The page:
There are many Christians who think demons are just old fashioned myths. For a long time, I was one of them. To many, demons are just vehicles to explain things like suffering, illness and evil––not considered to be real beings that have their own wills and who are intent on keeping us separated from God. This is a spiritual deception of a grand scale. When we deny the existence of these invisible beings, we also deny all invisible beings, and this would include God the Creator of all that is both visible and invisible. Frequently, we only allow ourselves to acknowledge as real what we can sense with our senses or measure scientifically. We in effect block out of consideration the entire invisible or spiritual realm, including both angels and demons.
The consequences of this deception are important. When we deny their existence we deny the spiritual struggle we must engage in, or the spiritual war that Saint Paul says Christians are engaged it. If there is no war, no struggle, then all that is necessary to be Christian is to mentally embrace Christ by saying, “I believe,” attend church on Sunday, be nice to others, and support social activities of the church and community. There is no need for ascetic practices to overcome forces that lead us astray. No need for prayer and fasting.
This view that denies the existence of demons is one that is promoted by the Devil himself. It is his greatest deception, making us believe that he does not exist. It makes us passive in our spiritual life. Here is what St. Irenaeus of Lyons of the second century says of the work of the devil, “He had indeed been already accustomed to lie against God, for the purpose of leading men astray.” (Against Heresies, 5.23.1) “To lead men astray,” he says! This is the danger.
Scripture very clearly teaches that demons are real (In the Gospels alone, the word “demon” is used thirty-two times, “devil” and “Satan” both appear fourteen times, and the phrase “the evil one” appears five times.). Also, in the sacrament of Baptism, from the early days of the Church, we have the prayers of exorcism which are read to this day. After these prayers are read the Priest asks the Catechumen, “Do you renounce Satan, and all his works, and all his worship, and all his angels, and all his pomp?” Also in the conclusion of the Lord’s Prayer, we pray for God to protect us, “Lead us not into temptation but deliver us from the evil one.” The Apostle Peter calls to each Christian: "Be sober, be vigilant; because your adversary the devil walketh about as a roaring lion, seeking whom he may devour" (1 Peter 5:8).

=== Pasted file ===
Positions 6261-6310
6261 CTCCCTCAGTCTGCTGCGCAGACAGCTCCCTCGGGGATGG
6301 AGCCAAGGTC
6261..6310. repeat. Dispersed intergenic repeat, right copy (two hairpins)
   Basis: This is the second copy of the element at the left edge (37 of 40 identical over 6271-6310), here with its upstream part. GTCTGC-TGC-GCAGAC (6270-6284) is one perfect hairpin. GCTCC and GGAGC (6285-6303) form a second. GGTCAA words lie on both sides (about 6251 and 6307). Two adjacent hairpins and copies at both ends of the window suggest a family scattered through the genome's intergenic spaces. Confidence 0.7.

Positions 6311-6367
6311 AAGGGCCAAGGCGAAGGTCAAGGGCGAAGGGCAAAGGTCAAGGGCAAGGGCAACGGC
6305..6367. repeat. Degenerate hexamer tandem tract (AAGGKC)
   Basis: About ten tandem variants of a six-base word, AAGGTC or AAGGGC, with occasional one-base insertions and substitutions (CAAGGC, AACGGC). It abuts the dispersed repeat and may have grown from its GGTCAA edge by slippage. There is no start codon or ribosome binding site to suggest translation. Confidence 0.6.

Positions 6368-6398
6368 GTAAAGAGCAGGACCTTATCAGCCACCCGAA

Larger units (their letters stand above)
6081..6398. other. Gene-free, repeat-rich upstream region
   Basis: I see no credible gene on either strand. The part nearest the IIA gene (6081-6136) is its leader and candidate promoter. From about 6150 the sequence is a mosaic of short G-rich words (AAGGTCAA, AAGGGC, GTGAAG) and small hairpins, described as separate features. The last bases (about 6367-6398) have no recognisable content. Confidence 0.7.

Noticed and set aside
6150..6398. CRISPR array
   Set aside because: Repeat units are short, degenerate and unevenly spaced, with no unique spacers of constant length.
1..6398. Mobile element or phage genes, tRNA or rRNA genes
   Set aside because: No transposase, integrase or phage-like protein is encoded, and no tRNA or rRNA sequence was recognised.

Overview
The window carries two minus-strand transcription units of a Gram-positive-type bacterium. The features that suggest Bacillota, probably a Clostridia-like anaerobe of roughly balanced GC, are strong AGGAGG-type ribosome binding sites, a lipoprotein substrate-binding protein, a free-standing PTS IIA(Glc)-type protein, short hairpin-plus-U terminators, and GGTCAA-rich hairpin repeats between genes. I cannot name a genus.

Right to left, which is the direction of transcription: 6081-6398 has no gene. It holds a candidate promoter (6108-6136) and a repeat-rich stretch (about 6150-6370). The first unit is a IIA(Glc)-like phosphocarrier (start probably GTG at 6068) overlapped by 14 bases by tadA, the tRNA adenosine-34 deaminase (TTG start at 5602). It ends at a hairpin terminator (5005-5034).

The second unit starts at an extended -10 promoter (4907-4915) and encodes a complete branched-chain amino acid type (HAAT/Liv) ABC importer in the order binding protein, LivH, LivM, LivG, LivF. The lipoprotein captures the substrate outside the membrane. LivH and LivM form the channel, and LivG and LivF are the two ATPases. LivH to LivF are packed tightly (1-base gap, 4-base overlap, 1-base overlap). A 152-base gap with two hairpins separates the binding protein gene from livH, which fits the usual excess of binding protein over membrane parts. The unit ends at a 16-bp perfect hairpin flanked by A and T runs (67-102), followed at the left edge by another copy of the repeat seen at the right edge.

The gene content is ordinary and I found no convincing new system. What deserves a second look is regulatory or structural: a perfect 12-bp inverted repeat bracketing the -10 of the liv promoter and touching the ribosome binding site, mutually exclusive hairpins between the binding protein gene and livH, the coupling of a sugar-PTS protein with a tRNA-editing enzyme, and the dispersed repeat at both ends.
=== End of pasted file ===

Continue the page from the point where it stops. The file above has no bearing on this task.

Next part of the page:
If the Gospel writers did not believe that demons exist, why would they use the term "demon" so often! There are excellent Greek words for disease and madness (which appear in the New Testament). Without any doubt we find a clear reference to demons throughout the Scripture. It was not written there by mistake or to allude to some kind of physical illness. The facts of the gospel records clearly show that Jesus believed in personal demons. He addressed them and they addressed Him. Today, we can find people who can recount similar personal encounters with demons. Even though they are invisible beings, they are no less real than any other person to whom our Lord Jesus Christ spoke.
To avoid spiritual deception we need to develop a keen awareness of these demonic forces, because they are our enemy on our spiritual path. If we are to follow Christ, we, like Him, have to recognize the power of the evil forces we face. We of necessity need to properly prepare ourselves to fight against them, knowing they are actively attacking us. Without such a recognition, our efforts will be weak and ineffective. This is the nature of the authentic Christian struggle.
There was a time not so long ago that I used to worry about what would others say of me if I begin to talk about the demons who attack me? I feared the possibility ridicule and being rejected as some kind of religious kook, a Neanderthal thinker. I worried that they would say I am naive, old fashioned, ignorant of modern scientific views, one babbling superstitious and archaic views. This is the challenge we face in todays world. Generally, a minority (34% for Orthodox and 40% for all Americans according to PEW Survey of Religious Landscape) of the population believes in demons with certainty. In our spiritual struggle we must go against the prevailing thought patterns that do not reflect the spiritual truth of the created world. We must be prepared to be mocked and ridiculed for our views. We cannot be deceived and ignore these forces that are woking against us. We cannot be luke warm on this belief. It is not enough to think there is the possibility of such beings. We must in fact see them with certainty, as the enemy worthy of combating in intense spiritual warfare. This is the key to our eventual union with God. These forces are trying to prevent us from joining with Christ and growing in a way where we become part of Him and part of His Kingdom.